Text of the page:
Federal health officials are going to propose that federally funded child care centers across the country beef up their safety standards. This would include background and fingerprint checks for employees and require states to better monitor the facilities.
There are roughly 1.6 million U.S. children that attend child care centers on subsidies from the federal government. The health, safety, and program quality requirements vary widely from facility to facility. The proposed changes are a part of a broader agenda by President Barack Obama to ensure health and safety across all early learning environments.
Officials from the U.S. Department of Health and Human Services said that the new rules would increase accountability among the child care providers. It would also force states to comply with the standards set in place in order for them to receive any federal funds.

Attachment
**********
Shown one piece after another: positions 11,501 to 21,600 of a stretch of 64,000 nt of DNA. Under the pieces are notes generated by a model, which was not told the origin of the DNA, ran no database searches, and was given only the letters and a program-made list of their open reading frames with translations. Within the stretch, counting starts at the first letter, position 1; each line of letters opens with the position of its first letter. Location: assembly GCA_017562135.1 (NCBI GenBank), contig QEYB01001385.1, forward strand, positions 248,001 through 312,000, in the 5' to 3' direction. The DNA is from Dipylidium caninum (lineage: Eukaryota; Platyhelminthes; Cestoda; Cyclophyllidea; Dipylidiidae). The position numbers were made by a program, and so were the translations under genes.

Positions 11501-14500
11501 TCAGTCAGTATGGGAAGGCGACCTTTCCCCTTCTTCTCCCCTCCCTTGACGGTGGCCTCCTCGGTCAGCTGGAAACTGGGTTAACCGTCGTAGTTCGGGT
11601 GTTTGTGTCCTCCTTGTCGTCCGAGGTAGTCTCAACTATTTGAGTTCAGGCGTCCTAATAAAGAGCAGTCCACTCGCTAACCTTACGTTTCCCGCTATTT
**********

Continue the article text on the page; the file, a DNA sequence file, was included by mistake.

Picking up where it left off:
Anyone working in one of the government funded facilities would undergo fingerprinting and background checks. They would also be required to receive training in first aid, CPR, safe sleeping for babies, and poison prevention. The state would be held just as accountable as the workers. Each state would be required to conduct unannounced, in-person inspections at each child care center.
Many parents mistakenly believe that their child care facilities are already following these measures. Officials want to be able to better inform families about each facilities’ track records. The proposed rules would require all states to post licensing, health and safety inspection records online.